THE six defects that have delayed the handing over – and the opening – of the northern section of the Guided Busway are moving closer to completion. But until they are completed The Hunts Post will be printing its new checklist each week to show readers p
THE six defects that have delayed the handing over - and the opening - of the northern section of the Guided Busway are moving closer to completion.
But until they are completed The Hunts Post will be printing its new checklist each week to show readers progress - or lack of it - on finishing the project.
Cambridgeshire County Council is adamant that the six defects will have to be repaired by its contractor BAM Nuttall before it will accept the St Ives to Cambridge section.
It fears that accepting the project before the defects are corrected would have an impact later on and will eat up taxpayers' money in maintenance costs.
CCC said this week that Nuttall had moved forward with some of the work.
It has finalised plans for the testing required to check the track's foundations and has designed a solution to stop water pouring onto the steelwork holding up the viaduct over the River Great Ouse.
Bob Menzies, CCC's head of busway delivery, said: "It is good news the contractor has confirmed their plans to carry out the necessary testing as we need them to show the foundations are robust and the track will continue to give a smooth ride for passengers over time.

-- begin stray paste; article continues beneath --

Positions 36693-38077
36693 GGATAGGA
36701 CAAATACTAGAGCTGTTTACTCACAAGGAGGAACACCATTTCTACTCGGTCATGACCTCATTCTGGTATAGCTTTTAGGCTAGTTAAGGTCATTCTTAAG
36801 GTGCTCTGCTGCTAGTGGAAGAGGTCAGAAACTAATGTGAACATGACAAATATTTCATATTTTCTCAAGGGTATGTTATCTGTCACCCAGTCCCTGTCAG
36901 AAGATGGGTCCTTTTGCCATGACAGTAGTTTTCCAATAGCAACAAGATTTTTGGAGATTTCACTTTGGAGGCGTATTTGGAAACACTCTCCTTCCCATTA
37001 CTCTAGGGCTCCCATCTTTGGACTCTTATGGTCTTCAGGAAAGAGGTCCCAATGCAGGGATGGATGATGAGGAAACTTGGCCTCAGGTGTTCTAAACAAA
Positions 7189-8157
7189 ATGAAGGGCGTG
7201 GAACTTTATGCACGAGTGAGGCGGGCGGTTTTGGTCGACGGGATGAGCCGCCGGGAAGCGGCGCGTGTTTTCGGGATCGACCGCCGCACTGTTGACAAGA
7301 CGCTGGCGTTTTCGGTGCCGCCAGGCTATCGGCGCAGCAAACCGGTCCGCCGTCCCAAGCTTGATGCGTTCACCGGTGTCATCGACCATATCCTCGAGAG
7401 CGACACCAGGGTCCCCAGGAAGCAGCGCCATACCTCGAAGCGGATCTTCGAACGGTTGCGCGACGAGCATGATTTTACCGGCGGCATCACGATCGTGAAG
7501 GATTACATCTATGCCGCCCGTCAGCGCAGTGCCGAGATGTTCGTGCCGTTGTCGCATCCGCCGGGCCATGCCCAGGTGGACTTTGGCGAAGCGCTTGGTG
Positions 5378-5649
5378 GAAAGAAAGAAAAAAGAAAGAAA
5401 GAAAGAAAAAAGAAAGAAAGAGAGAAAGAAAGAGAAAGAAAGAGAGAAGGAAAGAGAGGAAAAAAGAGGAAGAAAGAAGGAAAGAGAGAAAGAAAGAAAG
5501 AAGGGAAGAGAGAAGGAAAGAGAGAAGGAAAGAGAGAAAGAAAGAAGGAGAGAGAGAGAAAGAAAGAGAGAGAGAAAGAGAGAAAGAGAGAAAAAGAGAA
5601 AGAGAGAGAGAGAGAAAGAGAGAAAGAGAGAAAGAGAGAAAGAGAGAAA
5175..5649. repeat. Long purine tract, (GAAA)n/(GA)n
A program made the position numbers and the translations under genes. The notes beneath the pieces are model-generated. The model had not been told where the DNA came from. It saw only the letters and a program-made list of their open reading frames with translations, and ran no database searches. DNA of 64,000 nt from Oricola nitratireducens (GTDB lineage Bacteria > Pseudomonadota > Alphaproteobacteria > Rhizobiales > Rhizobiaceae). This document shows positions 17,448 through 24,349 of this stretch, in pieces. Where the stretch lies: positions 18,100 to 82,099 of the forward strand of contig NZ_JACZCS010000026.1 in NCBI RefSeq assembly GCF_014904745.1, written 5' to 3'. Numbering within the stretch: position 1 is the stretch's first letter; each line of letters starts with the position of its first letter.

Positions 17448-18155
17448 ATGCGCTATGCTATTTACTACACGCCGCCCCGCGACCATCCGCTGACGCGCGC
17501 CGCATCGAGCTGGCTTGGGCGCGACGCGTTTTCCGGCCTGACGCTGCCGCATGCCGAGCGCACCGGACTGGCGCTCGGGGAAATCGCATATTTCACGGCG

"BAM Nuttall only need to test soil conditions on some short section of the track where we need confirmation the foundations they have used are appropriate. The vast majority of the track has already been signed off.
"As we have always said, it may be a case that the tests show the foundations are fine and no work will be needed.
"We will know for certain once the contractor has completed the tests and calculations."
Some preliminary work has also been carried out on the risk assessment and cycle track (see checklist), but as yet none of the six defects have yet been fully rectified.
Nuttall has imposed a deadline on itself to finish all the work - a deadline which should allow the handover of the northern section by around mid-June.
The busway, which is more than a year overdue, is expected to cost about £160million against a budget of £116.2million.
The division of the overspend will be the subject of a court case once the overall project, including the southern section, is finished - likely to be some time next year.